Still not fluent with the ontological (and others) but hopefully gaining ground

The phd is taking shape. The biggest challenge is time. Progress is slow because of the vastness of the project versus scarcity of hours. Each week I give up sleep and half my weekend.  At the CERD Awayday 60 hour weeks were reported and accepted as normal. It shouldn’t be but it is. You can’t support, develop, meet, teach and commute without overspill.  thankfully, doing a PhD is beneficial. I’m good at positive thinking and I love words but suspect if there were more time to immerse myself in texts I’d progress faster.

I’m still not fluent with matters ontological and epistemological. I don’t feel comfortable with the jargon. What I feel/believe to be true (ontology?) and my understanding of the nature of knowledge (epistemology?) is developing but I haven’t read enough. I don’t know what is enough. There’s been some progress though. I’ve positioned myself in the post-modern with regard to O and E. From this side, the dark side for the positivists, meaning is both contextual and contested. The inside interests me. Personhood is both external and internal facing. Grant me the serenity to know the difference between what I can and can’t change – and all that.  I value experiential learning as the ground for scaffolding knowledge construction and see the process of critical reflection is the catalyst. Adopting an essentialist objectivist standpoint wouldn’t work for me.

One valuable aspects of doctoral research is the opportunity to position yourself; locate your ‘being-in-the-world’.  It’s a bit like DIY psychoanalysis. Or the messages on the Brayford Pool Bridge. Where have you been. Where are you going. The answers are more complex than you might think. I’m interested in the digital identity. How online text – anything from a tweet to a tome – is interpreted by the reader. Barthes message in The Author is Dead, reinvented as reader-reception theory by Stuart Hall, offer useful starting points for considering the ‘presentation of self’ online. Virtual reality is the ultimate replication of the real; the simulation. The internet epitomises the postmodern condition.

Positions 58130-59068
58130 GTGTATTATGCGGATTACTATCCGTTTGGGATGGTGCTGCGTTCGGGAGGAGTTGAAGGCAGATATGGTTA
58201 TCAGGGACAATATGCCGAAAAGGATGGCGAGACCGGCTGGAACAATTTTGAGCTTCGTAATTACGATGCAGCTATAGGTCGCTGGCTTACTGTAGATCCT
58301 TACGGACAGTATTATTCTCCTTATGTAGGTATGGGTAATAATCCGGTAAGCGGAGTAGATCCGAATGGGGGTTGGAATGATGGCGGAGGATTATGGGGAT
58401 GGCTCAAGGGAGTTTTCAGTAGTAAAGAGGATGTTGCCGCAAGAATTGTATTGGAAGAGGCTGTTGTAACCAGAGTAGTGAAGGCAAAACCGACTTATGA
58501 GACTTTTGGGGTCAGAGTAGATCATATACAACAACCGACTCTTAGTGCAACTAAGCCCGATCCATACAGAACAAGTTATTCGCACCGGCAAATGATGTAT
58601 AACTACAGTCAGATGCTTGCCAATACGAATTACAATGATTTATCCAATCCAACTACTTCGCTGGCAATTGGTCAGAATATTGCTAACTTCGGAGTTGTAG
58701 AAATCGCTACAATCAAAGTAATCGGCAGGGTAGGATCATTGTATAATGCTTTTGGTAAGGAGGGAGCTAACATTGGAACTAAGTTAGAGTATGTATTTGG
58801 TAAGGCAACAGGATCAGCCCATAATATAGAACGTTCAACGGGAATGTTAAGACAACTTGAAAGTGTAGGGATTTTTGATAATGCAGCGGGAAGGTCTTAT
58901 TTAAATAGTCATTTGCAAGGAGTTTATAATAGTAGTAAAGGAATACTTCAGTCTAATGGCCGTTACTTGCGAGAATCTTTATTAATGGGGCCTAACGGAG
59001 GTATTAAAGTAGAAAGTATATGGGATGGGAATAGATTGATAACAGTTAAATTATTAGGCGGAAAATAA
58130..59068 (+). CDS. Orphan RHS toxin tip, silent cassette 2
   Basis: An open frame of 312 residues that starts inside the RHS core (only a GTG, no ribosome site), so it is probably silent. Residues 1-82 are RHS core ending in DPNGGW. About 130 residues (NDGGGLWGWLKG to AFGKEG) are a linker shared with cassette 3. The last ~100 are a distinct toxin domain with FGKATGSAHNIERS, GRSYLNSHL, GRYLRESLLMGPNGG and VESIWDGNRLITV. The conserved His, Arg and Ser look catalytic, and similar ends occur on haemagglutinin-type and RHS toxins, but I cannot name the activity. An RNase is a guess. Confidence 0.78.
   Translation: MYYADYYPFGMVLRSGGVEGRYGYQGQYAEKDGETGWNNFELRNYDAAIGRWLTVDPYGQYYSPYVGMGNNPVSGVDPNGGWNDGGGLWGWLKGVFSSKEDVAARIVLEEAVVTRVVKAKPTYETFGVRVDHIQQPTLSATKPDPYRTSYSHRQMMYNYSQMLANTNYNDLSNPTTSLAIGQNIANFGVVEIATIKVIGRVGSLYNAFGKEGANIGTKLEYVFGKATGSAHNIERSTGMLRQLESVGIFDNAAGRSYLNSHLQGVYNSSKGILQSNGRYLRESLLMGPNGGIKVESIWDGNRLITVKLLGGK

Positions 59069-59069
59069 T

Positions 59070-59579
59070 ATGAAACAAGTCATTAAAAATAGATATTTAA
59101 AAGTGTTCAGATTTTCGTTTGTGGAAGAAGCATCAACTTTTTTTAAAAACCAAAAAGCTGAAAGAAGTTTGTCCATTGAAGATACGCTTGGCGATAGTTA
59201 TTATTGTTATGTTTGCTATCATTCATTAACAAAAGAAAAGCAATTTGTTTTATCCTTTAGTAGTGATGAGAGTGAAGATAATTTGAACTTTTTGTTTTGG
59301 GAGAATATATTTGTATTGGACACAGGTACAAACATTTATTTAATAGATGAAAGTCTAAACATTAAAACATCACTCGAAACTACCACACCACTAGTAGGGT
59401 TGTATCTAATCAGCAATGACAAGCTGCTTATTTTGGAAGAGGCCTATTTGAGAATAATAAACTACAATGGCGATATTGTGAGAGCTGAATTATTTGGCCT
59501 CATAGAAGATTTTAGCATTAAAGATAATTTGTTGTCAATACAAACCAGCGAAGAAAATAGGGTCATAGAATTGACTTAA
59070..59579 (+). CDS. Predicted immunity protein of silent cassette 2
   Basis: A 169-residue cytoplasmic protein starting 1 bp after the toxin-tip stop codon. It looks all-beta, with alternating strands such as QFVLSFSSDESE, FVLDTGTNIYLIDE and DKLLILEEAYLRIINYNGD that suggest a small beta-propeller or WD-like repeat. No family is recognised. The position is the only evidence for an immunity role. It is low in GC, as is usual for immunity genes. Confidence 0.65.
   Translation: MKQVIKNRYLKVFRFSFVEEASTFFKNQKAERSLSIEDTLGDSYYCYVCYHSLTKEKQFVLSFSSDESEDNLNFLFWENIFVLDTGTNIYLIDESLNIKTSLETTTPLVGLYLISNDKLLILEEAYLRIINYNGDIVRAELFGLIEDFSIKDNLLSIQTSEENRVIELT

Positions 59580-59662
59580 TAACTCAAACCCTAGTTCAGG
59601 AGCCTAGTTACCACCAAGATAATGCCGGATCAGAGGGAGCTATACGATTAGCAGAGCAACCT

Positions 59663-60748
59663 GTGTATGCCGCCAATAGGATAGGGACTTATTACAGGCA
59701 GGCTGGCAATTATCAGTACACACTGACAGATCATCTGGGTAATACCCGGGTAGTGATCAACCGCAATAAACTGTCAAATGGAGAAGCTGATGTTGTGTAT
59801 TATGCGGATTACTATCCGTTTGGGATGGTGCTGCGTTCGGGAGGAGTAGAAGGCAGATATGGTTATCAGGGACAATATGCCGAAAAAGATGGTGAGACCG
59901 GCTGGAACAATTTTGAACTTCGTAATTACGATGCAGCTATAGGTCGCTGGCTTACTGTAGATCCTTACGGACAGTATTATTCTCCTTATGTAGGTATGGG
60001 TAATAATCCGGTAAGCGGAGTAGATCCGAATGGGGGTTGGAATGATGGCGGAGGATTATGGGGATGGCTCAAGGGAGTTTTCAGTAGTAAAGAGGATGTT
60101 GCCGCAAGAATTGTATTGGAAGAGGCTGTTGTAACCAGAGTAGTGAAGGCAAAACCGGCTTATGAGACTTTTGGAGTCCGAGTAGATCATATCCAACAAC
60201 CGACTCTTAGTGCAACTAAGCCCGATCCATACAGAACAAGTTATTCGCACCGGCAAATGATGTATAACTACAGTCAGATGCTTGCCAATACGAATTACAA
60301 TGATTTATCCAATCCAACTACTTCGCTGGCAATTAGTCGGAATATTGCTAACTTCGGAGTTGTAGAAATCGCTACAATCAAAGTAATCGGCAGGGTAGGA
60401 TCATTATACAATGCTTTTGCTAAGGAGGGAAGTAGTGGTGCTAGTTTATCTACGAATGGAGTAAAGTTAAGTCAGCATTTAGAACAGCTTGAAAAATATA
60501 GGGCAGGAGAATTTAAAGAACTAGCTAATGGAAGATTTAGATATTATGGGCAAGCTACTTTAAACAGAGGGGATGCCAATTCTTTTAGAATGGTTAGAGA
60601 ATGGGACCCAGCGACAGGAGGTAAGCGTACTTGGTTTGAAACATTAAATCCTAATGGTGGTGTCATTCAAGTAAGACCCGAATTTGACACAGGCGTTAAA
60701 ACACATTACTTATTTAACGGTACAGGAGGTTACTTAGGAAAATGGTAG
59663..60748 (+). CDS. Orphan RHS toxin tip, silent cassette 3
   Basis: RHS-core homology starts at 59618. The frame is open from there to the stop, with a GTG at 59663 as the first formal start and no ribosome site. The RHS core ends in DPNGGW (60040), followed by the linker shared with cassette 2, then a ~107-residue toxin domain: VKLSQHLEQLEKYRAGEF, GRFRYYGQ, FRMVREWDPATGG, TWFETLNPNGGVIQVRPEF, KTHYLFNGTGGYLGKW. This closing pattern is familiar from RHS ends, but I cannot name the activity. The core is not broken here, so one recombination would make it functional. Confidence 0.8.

Regarding ‘being’ I’m still not entirely sure where I am. Which could be expected from someone dabbling in postmodernism. Identity contains multiple contradictions. Is open ended and unfinished. We’re all products of our background and location with little certainty about what lies ahead. Berger and Luckman write about social reality hanging on a thread which can be cut. Most people have experience of thread cutting.  I think this is what open ended-ness refers to. We can’t write the future. Or rewrite the past. We are what we are. Postmodernist theory is an attempt to capture the late 20th century human in an age of the machine and information overload.

Mike says I need to look at the slippage from modern to postmodern. Take care not to characterise them as all of one and none of the other. This is useful advice. Marshall Berman in All That Is Solid Melts Into Air insists the world remains a modern one; ‘We might even say that to be fully modern is be anti-modern’ (1981: 14). Anti-modern or post-modern, I need take ownership of my social reality.

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